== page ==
The SPDR Gold Shares (NYSE:GLD), the world's largest bullion-backed exchange traded product, has hauled in over $9.3 billion in new assets this year. That is nearly $4 billion more than the next closes ETF.
There are several reasons why GLD and rival gold ETFs have regained investors' favor this year, including still low interest rates in the U.S. and lower or even negative rates throughout the developed world. While not the garden variety interest rate policy, negative interest rate policies (NIRP) are having a profound, mostly positive effect on gold.
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Although it appears unlikely the Federal Reserve will raise interest rates this month and the same can probably be said of July, the Fed is intent on boosting borrowing costs. Even it does, U.S. interest rates will still be nowhere to close to historical norms, indicating any punishment delivered to gold ETFs in the wake of rate hikes could be short-lived. Additionally, it looks like NIRP will remain throughout much of the developed world.
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Negative sovereign debt yields in Switzerland and Japan extend out to 10 years, while those in France and Germany are negative out to five years. Even interest rates in the US and UK are extremely low across the curve, with up to 2-year debt yielding less than 1%, according to the World Gold Council. In real terms, the picture is even bleaker. Only yields in the UK are positive for maturities shorter than 3 years and just a few long-term sovereign bonds yield more than 1%.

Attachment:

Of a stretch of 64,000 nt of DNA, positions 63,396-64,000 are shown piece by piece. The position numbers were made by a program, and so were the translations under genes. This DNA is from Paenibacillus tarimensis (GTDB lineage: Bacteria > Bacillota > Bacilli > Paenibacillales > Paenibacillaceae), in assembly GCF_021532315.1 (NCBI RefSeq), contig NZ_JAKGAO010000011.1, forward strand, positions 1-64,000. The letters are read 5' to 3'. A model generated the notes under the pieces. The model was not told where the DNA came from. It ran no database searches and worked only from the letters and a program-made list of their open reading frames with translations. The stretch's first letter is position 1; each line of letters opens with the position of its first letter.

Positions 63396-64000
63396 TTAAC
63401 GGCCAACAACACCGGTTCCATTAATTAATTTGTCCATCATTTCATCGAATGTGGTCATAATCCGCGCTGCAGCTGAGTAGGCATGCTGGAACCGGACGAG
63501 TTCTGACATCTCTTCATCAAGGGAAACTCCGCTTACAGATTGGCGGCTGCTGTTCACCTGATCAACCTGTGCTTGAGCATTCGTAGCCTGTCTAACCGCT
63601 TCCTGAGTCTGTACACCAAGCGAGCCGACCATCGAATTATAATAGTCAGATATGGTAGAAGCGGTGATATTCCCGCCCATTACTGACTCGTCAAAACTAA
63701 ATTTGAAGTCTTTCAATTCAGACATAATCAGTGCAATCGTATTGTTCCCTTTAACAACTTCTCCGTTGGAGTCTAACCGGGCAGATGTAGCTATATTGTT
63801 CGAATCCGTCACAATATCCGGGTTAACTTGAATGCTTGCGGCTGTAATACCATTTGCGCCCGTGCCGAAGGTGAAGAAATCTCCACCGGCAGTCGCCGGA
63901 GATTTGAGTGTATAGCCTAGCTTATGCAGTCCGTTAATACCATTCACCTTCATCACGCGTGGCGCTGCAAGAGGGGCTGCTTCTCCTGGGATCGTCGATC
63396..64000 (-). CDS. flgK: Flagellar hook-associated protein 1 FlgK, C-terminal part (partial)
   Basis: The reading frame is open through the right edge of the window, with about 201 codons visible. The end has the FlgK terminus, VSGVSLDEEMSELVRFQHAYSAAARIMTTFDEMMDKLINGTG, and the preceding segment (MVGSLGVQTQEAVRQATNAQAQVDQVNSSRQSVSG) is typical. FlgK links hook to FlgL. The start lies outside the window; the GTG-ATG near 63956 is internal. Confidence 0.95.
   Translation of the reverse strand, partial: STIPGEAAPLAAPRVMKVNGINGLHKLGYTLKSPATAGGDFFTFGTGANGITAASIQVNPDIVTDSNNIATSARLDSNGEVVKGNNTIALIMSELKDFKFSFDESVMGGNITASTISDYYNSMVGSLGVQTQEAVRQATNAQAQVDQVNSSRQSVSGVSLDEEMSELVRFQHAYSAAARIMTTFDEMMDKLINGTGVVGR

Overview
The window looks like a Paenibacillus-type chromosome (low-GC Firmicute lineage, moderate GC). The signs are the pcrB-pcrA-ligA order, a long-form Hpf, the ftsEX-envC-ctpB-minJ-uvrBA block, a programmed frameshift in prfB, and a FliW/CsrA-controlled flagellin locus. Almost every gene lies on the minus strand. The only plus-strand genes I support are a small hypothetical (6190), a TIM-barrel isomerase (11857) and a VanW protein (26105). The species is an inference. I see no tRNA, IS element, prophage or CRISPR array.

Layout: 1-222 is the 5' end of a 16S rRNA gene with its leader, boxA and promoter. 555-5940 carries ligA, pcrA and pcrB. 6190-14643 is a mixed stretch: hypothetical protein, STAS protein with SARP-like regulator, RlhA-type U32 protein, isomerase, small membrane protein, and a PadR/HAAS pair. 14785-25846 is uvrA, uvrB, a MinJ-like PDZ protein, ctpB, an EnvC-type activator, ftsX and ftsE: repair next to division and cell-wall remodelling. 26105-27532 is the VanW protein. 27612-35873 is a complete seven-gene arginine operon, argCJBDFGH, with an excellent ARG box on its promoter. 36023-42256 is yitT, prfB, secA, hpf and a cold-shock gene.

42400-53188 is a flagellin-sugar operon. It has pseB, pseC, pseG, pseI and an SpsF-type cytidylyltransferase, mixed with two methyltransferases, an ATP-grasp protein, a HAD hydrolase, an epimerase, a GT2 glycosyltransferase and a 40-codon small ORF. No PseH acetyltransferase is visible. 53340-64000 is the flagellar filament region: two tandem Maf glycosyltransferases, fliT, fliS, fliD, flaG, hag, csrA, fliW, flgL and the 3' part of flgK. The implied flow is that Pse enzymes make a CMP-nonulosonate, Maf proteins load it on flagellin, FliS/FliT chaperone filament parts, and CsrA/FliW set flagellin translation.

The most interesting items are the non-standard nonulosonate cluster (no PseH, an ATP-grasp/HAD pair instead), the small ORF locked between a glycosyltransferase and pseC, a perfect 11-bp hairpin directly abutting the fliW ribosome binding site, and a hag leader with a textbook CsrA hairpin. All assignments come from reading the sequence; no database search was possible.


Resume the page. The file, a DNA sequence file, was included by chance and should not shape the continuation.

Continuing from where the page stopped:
As is often the case when bullion and ETFs such as GLD get on a torrid pace and start hauling in billions of dollars in new assets, concerns are rising that gold's recent rebound is too much of a good thing, and there are plenty of naysayers willing to chime in with a bearish bullion view.
Gold often falls out of favor when investors chase stocks when stocks are hot, but popular equity-based broad market ETFs are dithering this year.
Gold offers further enticement as a whopping $8 trillion in global investment-grade sovereign debt currently sports negative yields, meaning investors that make those bets will lose money. The World Gold Council adds 40 percent of global sovereign debt sports yields below one percent.
While low rates reduce the opportunity cost of holding gold, negative interest rates magnify this. Under NIRP, it now costs little, if anything, from an opportunity cost perspective,to hold gold. This could drive gold demand, said the World Gold Council.
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